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Previous Challenge Entry (Level 3 – Advanced)
Topic: Beginning and End (04/16/09)

TITLE: Beloved and bereaved
By Josiah Kane
04/18/09


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She was beauty incarnate as she floated up the aisle. The garlands of roses woven into her hair; the shimmering silver of her dress; the gold earrings hanging delicately from the sides of her face; all served only to dilute and diminish her indescribable face. They were gilding on a fiery diamond, or perhaps a veil of mist around the radiance of the sun. She was the kind of person from whom the tiniest slither would sprout and bloom into a myth. She could fairly call Aphrodite a warty toad or Athena a blithering fool, but her heart was too kind. Adorned or unembellished, she would always be perfect.

After the marvellous words: the heart-stopping uttering “Jason and Ariola, I now proclaim you husband and wife,” we, the new couple, actually skipped out of the church, jubilant in our unadulterated, selfless and utterly dazzling love for one another. We danced down the stairs, laughing at the shower of confetti that floated down around us.

The next four weeks were pure bliss. Stroking fingers through rippling hair… spooning each other frosty strawberries and luscious cream…swimming through the Caribbean Sea and basking together on sandy islets…both hearts knew that we would be happy together forever.

We were driving home after the honeymoon. Driving down the perfect twilight road with conifer forests on both sides, and the great amber arc of the setting sun a reminder of the beautiful day. She cocked her head sideways, leaning left for a kiss. I turned, and at that moment a juggernaut came charging down our lane. Instinctively I swerved off the road. Our car tumbled down a slope toward a tree—Ariola’s side plunging into the unflinching trunk. The impact ripped us in two, and only I survived. I am left alone!

I only realize now how much couples become one, to what a massive extent our parting is death—death to the one who is still left alive—as much as death is a parting. We were so happy, my Ariola and I, yet we were torn apart. Every night I dream. Her lovely face aglow with brilliant light turned to an ash-pasted grey. Her hair flowing in the salty sea air, then it freezes as even the wind loses its vitality. Her eyes, mirrors to a soul with vibrant and refreshing depth, show now only a stagnant, blackened pond. Wedding and funeral; pleasure and pain, sorrow and joy. I was the beloved. I am the bereaved. I am left alone!

Our life was begun and now it has ended. I can find no comfort in empty words. I cannot move on at the behest of a greedy friend, who comes every day, not to console me but to leech from my table. I cannot forget my love, nor forgive the dastardly drunken driver who caused all this pain. I cannot look for consolation with another—I can never love another person in my life! Even heaven’s light is engulfed and devoured by my dismal desolation. I gave her my heart. And now my heart is hidden deep beyond the gates of death. I am left alone!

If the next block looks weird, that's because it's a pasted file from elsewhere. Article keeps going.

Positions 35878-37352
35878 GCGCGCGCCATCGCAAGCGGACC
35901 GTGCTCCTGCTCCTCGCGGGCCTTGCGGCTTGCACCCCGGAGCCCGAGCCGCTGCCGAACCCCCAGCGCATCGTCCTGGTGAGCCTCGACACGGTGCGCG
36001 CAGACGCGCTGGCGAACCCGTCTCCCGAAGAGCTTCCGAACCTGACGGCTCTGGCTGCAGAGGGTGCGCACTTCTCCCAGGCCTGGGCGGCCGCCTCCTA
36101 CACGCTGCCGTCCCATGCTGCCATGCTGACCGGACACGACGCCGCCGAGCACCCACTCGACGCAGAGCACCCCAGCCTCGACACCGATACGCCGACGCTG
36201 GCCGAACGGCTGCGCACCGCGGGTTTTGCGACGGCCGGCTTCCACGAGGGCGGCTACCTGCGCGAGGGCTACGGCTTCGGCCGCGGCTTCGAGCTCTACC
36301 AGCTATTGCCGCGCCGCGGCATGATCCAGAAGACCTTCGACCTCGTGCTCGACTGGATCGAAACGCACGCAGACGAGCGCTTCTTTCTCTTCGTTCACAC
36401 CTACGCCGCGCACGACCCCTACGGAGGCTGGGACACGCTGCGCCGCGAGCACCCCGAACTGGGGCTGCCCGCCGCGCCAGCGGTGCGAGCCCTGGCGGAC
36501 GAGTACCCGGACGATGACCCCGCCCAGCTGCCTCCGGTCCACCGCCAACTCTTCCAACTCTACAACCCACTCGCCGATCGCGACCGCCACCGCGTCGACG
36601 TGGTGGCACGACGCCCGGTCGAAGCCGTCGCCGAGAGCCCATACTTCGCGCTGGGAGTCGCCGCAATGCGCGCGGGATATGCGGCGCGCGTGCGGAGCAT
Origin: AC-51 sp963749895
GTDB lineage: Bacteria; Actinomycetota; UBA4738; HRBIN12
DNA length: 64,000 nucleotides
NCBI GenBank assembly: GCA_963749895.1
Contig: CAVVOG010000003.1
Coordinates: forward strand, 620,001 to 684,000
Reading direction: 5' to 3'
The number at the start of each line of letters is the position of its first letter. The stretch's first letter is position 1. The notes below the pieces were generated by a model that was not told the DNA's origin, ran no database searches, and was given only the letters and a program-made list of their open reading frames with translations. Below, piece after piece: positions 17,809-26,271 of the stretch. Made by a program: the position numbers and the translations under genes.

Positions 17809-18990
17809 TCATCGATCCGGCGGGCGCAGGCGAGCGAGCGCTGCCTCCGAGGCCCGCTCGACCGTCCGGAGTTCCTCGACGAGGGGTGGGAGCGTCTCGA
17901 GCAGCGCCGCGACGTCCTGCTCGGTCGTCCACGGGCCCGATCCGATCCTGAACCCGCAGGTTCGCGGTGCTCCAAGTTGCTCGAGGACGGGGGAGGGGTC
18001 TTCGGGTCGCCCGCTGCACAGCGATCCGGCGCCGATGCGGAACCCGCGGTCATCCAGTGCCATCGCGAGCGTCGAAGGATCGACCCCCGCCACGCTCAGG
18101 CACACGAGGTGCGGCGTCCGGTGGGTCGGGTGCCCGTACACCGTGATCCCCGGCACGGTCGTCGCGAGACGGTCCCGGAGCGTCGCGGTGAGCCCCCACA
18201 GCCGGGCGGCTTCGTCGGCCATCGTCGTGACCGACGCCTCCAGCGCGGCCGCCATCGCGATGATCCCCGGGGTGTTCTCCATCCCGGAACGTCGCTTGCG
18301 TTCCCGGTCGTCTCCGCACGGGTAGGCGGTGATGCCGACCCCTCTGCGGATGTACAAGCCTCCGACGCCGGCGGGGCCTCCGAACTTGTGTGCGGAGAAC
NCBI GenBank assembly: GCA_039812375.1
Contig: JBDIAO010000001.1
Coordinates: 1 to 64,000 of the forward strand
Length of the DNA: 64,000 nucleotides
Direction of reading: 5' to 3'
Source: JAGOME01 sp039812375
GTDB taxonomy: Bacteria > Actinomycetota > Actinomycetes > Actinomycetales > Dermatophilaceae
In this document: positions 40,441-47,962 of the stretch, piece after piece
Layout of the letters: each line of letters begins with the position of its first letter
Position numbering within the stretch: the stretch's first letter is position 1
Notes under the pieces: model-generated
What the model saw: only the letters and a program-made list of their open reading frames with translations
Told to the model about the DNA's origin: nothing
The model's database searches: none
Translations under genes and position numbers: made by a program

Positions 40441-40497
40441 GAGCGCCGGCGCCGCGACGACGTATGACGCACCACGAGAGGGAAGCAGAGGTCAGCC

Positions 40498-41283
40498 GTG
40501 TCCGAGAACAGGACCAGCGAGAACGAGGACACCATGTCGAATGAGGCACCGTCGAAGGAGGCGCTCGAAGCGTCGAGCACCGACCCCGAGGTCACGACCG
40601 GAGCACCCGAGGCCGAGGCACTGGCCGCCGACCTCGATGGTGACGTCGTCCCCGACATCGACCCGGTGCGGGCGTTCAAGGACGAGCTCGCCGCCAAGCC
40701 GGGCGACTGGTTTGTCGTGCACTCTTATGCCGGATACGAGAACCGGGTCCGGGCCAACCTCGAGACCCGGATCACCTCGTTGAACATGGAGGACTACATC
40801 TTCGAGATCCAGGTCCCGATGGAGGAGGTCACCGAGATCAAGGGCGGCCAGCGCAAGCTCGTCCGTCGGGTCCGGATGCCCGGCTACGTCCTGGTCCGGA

What am I to do? To fight out my days with vengeful wrath or to succumb and die? To disappear into some worthy cause or to turn to drink and despair? To sell my soul or to beg God to redeem it? To ask for help from others or to petrify my heart and continue unaided? All joy, all beauty, all love in my life is dead. What will I do? What can I do? Am I left alone?


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Member Comments
Member Date
Joanne Sher 04/24/09
Incredible descriptions, and what a haunting and wonderfully engaging tale, with such a tinge of sadness. I felt with your MC deeply.
Sonya Leigh04/25/09
I love this line: I only realize now how much couples become one, to what a massive extent our parting is death—death to the one who is still left alive—as much as death is a parting. Powerfully written and very engaging. Well done.
Bryan Ridenour04/25/09
Awesome writing. I truly felt the MC's pain. Well done.
Jan Ackerson 04/29/09
Although the beginning of this dipped slightly into purple prose, I loved the ending. There, your narrator became real.
Loren T. Lowery04/29/09
You write with depth and your mastery of words and use of cadence to heighten your thoughts is commendable. Sometimes less is actually more when you are able to write so descriptively - it is obvious that you have a gift for thoughtful if not profound phrasing. Well done!
Kimberly Russell04/29/09
A hauntingly sad tale- and so common today. As someone who stuggles with the "less is more" concept, I agree with previous comments. Trying to learn to write with less words but using words with greater power is a challenge but well worth the effort. Great job- keep writing.